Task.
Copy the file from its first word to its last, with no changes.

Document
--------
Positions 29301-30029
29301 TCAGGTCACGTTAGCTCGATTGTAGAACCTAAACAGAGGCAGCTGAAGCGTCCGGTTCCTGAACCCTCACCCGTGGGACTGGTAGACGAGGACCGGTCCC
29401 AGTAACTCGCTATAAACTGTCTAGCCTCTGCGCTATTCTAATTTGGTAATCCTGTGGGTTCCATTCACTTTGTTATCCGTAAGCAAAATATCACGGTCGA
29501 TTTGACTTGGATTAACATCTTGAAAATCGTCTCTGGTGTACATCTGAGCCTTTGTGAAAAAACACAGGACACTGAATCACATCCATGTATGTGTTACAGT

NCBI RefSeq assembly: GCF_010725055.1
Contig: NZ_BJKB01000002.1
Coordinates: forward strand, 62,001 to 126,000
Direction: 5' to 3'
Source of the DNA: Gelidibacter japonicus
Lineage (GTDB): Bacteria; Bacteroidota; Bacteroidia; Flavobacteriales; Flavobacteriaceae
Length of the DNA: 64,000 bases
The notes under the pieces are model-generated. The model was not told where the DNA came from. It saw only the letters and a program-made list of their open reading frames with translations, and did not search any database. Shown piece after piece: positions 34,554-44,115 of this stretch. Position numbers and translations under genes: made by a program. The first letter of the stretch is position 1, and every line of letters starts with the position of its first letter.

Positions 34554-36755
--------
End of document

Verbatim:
Positions 29301-30029
29301 TCAGGTCACGTTAGCTCGATTGTAGAACCTAAACAGAGGCAGCTGAAGCGTCCGGTTCCTGAACCCTCACCCGTGGGACTGGTAGACGAGGACCGGTCCC
29401 AGTAACTCGCTATAAACTGTCTAGCCTCTGCGCTATTCTAATTTGGTAATCCTGTGGGTTCCATTCACTTTGTTATCCGTAAGCAAAATATCACGGTCGA
29501 TTTGACTTGGATTAACATCTTGAAAATCGTCTCTGGTGTACATCTGAGCCTTTGTGAAAAAACACAGGACACTGAATCACATCCATGTATGTGTTACAGT

NCBI RefSeq assembly: GCF_010725055.1
Contig: NZ_BJKB01000002.1
Coordinates: forward strand, 62,001 to 126,000
Direction: 5' to 3'
Source of the DNA: Gelidibacter japonicus
Lineage (GTDB): Bacteria; Bacteroidota; Bacteroidia; Flavobacteriales; Flavobacteriaceae
Length of the DNA: 64,000 bases
The notes under the pieces are model-generated. The model was not told where the DNA came from. It saw only the letters and a program-made list of their open reading frames with translations, and did not search any database. Shown piece after piece: positions 34,554-44,115 of this stretch. Position numbers and translations under genes: made by a program. The first letter of the stretch is position 1, and every line of letters starts with the position of its first letter.

Positions 34554-36755